The watermelon R&P program operates as the National Watermelon Promotion Board. The program's purpose is to maintain and expand existing markets and develop new markets for fresh watermelon. The program is administered under AMS oversight by the National Watermelon Promotion Board, which is composed of the watermelon industry – producers, handlers and importers nominated by their peers and appointed by the Secretary of Agriculture. The Board conducts promotional, consumer information, and industry information programs. To fund these activities, producers and handlers each pay 3 cents per hundredweight (cwt.) on domestic watermelons, and importers pay 6 cents per cwt. The U.S. Department of Homeland Security’s Customs and Border Protection collects the import assessments. The Board reimburses the Federal government for expenses incurred in administering that program.
No assessments are levied on watermelons grown by producers with fewer than 10 acres in watermelon production. Importers of less than 150,000 pounds of watermelons annually may request reimbursement of their assessments.
The 30 member Board is composed of 10 producers, 10 handlers, 9 importers, and 1 public member. For the purpose of nominations, the production area is divided into five districts of approximately equal production. Each district is represented by two handlers and two producers on the Board. Producer members are nominated by producers, and handler members are nominated by handlers. Importer members are nominated by importers. The public member is nominated by the Board. The full Board meets twice yearly to develop and review programs and policy. The executive committee meets monthly.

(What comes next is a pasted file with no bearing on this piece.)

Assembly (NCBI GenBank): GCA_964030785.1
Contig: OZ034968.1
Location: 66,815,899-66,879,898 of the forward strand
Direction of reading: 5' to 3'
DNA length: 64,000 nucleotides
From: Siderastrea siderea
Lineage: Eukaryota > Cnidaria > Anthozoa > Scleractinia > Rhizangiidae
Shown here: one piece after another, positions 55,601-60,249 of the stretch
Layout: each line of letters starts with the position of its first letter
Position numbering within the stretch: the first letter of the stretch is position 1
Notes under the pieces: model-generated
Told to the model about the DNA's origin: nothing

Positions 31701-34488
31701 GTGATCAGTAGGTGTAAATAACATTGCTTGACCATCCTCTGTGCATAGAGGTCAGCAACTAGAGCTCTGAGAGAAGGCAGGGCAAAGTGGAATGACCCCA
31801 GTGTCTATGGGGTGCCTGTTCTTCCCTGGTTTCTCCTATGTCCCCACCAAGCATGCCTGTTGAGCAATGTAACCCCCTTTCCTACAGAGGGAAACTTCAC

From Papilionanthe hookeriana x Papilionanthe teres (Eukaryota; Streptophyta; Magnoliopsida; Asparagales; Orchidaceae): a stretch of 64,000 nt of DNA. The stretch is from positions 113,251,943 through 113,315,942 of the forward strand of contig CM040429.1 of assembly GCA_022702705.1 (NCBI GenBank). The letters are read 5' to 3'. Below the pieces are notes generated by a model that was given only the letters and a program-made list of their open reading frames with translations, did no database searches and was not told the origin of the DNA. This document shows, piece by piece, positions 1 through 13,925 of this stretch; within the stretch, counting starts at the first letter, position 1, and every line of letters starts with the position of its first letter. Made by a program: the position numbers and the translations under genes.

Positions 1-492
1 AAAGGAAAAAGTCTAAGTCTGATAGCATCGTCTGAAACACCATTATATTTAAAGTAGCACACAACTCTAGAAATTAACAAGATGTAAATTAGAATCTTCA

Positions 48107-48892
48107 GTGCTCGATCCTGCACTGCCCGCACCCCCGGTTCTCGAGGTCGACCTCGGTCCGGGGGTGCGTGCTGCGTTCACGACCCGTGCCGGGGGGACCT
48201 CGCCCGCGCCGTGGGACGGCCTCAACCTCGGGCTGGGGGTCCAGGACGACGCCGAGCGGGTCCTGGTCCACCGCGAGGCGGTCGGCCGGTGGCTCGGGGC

The Board’s office is located in Winter Springs, Florida. It has six full-time employees. You can access a listing of current Board members on the Watermelon Board roster.
AMS Policy on Board Diversity: AMS policy is that the diversity of the board should reflect the diversity of their industries in experience of members, methods of production and distribution, marketing strategies, and other distinguishing factors that will bring different perspectives and ideas to the table. When submitting nominations, the industry must consider the diversity of the population served and the knowledge, skills, and abilities of the members to serve a diverse population.
Organic Assessment Exemption
R&P programs allow persons that produce, handle, market, process, manufacture, feed or import “organic” and “100 percent organic” products to be exempt from paying assessments regardless of whether they are a “split” operation.